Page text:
Vancouver-based Harbour Air intends to become the first all-electric airline by converting its fleet of mostly decades old heritage airframes to battery power. The airline, which is one of the world’s largest seaplane-only carriers, operates 42 aircraft, all but one Cessna Caravan a mix of Beavers, Otters and Twin Otters. It flies more than 500,000 passengers a year, entirely on short hops between coastal communities, including daily flights between Seattle and Vancouver harbours.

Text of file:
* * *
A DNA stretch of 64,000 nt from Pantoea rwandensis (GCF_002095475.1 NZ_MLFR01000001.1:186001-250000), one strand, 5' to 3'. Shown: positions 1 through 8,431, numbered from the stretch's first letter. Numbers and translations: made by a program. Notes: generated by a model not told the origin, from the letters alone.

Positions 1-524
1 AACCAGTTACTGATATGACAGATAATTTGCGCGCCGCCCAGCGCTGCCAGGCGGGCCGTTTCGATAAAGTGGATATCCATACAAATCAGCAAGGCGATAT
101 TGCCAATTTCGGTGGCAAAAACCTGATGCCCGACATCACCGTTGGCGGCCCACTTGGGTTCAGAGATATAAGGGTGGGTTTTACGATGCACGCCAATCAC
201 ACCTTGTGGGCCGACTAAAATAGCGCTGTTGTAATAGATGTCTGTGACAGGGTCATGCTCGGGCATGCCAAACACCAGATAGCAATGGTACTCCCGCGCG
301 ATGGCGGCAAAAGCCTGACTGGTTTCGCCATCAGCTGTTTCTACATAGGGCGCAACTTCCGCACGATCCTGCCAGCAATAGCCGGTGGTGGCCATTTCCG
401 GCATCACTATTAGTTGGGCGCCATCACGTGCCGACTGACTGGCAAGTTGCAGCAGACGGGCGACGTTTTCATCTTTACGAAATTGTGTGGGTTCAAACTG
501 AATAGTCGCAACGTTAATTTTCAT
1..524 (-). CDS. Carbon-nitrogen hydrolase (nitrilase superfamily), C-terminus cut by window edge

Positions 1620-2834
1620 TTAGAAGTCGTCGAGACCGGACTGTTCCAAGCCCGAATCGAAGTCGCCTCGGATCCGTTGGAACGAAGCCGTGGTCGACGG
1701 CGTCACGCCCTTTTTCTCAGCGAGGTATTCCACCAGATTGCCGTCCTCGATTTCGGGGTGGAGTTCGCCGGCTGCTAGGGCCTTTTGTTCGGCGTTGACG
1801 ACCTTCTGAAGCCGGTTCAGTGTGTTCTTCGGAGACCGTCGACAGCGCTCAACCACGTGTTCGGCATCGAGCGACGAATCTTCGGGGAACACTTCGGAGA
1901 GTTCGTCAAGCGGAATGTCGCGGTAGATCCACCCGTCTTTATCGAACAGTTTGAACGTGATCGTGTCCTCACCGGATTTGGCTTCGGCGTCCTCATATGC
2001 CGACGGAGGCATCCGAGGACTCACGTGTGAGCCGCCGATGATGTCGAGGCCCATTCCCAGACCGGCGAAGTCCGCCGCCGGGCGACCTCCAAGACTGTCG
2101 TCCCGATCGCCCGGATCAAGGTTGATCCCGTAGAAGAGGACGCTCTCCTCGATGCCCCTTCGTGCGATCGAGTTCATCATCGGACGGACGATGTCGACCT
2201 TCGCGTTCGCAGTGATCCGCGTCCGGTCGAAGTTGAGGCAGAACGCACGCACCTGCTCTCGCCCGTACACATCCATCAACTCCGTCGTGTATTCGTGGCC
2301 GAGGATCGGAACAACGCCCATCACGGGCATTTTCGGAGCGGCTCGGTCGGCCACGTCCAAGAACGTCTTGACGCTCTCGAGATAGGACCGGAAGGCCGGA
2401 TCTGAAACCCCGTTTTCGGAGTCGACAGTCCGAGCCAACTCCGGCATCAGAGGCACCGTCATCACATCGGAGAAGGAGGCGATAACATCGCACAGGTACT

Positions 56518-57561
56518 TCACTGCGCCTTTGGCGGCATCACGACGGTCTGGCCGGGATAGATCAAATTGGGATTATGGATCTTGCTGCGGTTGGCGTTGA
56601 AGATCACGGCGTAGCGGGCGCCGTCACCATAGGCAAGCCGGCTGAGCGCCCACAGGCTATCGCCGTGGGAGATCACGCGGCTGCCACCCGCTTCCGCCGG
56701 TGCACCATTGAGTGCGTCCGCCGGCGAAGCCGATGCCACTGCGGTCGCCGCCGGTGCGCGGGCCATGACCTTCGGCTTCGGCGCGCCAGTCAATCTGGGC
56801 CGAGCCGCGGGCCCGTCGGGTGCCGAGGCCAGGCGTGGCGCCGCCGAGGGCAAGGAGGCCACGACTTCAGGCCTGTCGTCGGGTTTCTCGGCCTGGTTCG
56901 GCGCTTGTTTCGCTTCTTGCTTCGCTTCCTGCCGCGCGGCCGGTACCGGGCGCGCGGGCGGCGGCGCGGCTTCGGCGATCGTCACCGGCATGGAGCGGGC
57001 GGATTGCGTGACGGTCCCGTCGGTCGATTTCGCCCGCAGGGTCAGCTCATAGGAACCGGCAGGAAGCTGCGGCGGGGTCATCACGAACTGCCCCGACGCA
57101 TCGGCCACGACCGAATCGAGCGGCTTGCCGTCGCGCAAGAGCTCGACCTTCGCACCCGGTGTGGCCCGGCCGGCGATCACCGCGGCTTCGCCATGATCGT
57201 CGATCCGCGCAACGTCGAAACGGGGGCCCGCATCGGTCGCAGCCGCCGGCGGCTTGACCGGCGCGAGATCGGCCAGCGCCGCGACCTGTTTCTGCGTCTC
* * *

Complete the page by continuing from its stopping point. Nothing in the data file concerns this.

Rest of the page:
Founder Greg McDougall said in a news release the first generation of batteries on the aircraft will allow for 30 minutes of flight time with a 30-minute reserve. The aircraft also operate within gliding distance of water virtually all the time so emergency landings are less of a concern. The first conversion will be a Beaver and first flights are anticipated this year. McDougall said safety will be the foremost concern and he’s not worried. “I wouldn’t put myself in there if I thought there was a problem. I certainly wouldn’t put my loved ones in there if I thought there was a problem – or my passengers,” Mr. McDougall told the Globe and Mail. “We have to prove a standard of safety that’s equal to or better than what we currently have.”